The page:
Wednesday, April 15, 2009

The Magnificent Seven

On what can only be described as a less than desirable plein air day, seven of us, myself included, braved blustery, windy, cold and uncomfortable weather to paint at this incredible site today. As I said in my earlier post, photos lie, and the farm across the water was oh, so much closer to us than the above photo depicts. Okay, I will upload another photo to show you what it really looked like.

Now click on it to see it larger! As if this wasn't great enough, cows suddenly appeared, as if on cue and out of nowhere, mooing to beat the band, and almost in rhythm with the harsh honking of the Canadian geese that flew, swam, fought, and did some other things (tsk, tsk) right in front of us both in and along the lake's edge. What a fabulous site! Did I tell you we were on National Forest land and only about a mile from my studio? (If this had not been National Land, I think we'd have lit a bonfire with all the dead wood on the ground!)

The Magnificent Seven, as I will now call ourselves, endured the weather today under-dressed (can you believe the forecast was wrong?) and with only one coffee run and search for more outerwear. I am ashamed to say that this girlie group voted, while I was on the coffee run, to return to the warm studio to eat lunch as opposed to sitting at the freezing cold concrete picnic table on site! Oh, ye of little endurance! (I jest, of course. I was secretly thrilled!)

I'd show you the paintings we produced, but nobody stayed around long enough to take pictures of them once they were through! Perhaps I'll post them at a later date!

Oh, yes, and the Magnificent Seven included Henne Karavitch, Judy Holland, Terri Reilly, Dru Sumner, Amanda Fullerton, Susan Williams and me.

My Doctor and Her Grandaddy

My Doctor and Her Granddaddy, Watercolor on Paper, 18 x 25 Sold
Copyright Pat Aube Gray

Yes, you read that right! That adorable baby is now my doctor! Following the recent death of her beloved "Granddaddy", I was commissioned to paint this portrait from the doctor's favorite (obviously old) snapshot! The doctor is partial to watercolors and this painting lent itself beautifully to that medium.

Painting portraits from photos is something one should seriously undertake only after drawing and painting from life, and then only when painting from the person is not feasible. (Posthumous portraits, of course, fall into that latter category.) Photographs flatten form, alter values, diminish truths, and are subject to the quality of the camera, the digital resolution or film development, the color calibration of developers or computers & monitors, the lighting, and the expertise of the photographer. To drive this point home in a class recently, I gave students multiple photographs of the same subject, each developed, photoshop enhanced, and/or printed differently so that they could see that the resulting portraits from each one of these photos would be vastly different. I then posed the model, the subject of those photos, on the model stand. They were immediately able to see not only the difference between the photos themselves, but also the difference between all the photos and the model!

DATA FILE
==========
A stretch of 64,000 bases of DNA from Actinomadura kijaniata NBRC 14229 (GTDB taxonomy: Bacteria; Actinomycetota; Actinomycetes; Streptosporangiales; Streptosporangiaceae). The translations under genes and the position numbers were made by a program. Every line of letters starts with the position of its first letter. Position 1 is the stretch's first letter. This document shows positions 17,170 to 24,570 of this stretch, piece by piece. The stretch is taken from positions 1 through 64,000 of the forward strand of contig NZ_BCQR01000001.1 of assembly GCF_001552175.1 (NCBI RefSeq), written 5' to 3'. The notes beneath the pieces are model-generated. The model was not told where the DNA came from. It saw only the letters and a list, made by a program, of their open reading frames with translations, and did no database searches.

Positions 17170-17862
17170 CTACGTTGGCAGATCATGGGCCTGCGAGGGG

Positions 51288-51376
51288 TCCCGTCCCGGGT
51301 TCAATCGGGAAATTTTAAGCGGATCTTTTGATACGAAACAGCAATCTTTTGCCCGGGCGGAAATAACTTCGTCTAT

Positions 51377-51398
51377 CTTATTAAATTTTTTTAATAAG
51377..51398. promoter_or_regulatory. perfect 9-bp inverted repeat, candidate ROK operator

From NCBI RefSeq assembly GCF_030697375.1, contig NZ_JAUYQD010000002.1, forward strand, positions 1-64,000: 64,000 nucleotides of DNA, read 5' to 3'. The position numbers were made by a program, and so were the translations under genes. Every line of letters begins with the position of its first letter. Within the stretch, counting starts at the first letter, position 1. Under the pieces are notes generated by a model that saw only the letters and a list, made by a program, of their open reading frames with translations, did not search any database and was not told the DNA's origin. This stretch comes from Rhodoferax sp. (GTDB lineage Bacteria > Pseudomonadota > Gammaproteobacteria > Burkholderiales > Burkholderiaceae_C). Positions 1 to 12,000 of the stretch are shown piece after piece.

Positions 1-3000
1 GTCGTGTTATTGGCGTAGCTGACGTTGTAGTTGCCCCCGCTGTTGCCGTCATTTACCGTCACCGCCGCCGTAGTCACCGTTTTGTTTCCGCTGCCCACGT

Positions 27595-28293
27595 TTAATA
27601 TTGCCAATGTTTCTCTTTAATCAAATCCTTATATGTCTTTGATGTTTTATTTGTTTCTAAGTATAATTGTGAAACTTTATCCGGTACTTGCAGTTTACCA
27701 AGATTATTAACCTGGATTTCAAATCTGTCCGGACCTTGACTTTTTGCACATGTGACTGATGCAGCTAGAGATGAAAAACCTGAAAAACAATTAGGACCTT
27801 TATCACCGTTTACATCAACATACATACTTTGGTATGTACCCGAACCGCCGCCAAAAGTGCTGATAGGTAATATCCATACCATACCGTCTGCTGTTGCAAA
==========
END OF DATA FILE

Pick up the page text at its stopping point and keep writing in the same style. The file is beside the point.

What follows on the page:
Once you have painted from life long enough, you understand what will be lacking or altered in photos in comparison to the actual subject, and you learn to make appropriate corrections when painting. Creating the illusion of depth and three dimensional form in a two-dimensional medium is a practiced skill. In today's world, time constraints often disallow the luxury of having a subject sit for us. So if you really want to paint portraits, it behooves you to paint from life whenever you can to prepare you for that inevitable commission you will have to execute from a photo.

And speaking of portraits, next week I will be attending the Portrait Society of America Conference in Reston, VA. I missed last year's so I am really ready to attend this one. It promises to be a great conference, with many portrait demonstrations and guest speakers. This is something I look forward to and always hope I will be a little more enlightened when I return home. Following the Conference, I will be teaching a five day portrait workshop in LaVale, MD.

Monday, April 13, 2009

Successful Workshop with Guest Instructor, Charles Walls

Charles painting his second great demo of the workshop

Tom Paul and his "first-ever" still-life

Kathy Fain, a long-time student of Charles Walls

Elaine Wiley having a great time painting

Susan Deryke took still-life very seriously

Anne Armstrong quietly pursued perfection in her own private corner

Dru Sumner and her perception of deep space

(L-R) Elaine Wiley, Anne Armstrong, Kathy Fain, Charles Walls, Dru Sumner, Susan Deryke Missing from the Photo - Tom Paul

On occasion, I invite guest instructors to hold a workshop at my teaching studio located at Carriage House Art Center in Blairsville, GA. Happily, Charles Walls accepted my invitation to do a still-life workshop in March, and it was a successful week for all who attended. Charles has studied in New York, primarily with Peter Cox, and more recently with David Leffel, becoming a devotee of the latter's philosophies and visual language of light and space, concepts he presented throughout the five day workshop. Two painting demonstrations, one on Monday and the second on Wednesday, successfully (and beautifully) depicted, first, the concept of light and objects moving across the picture plane from left to right (see Tom Paul's painting above) and, second, light moving across objects that moved from front to back in the picture plane (see all the other paintings above.) Thanks, Charles, for a great week!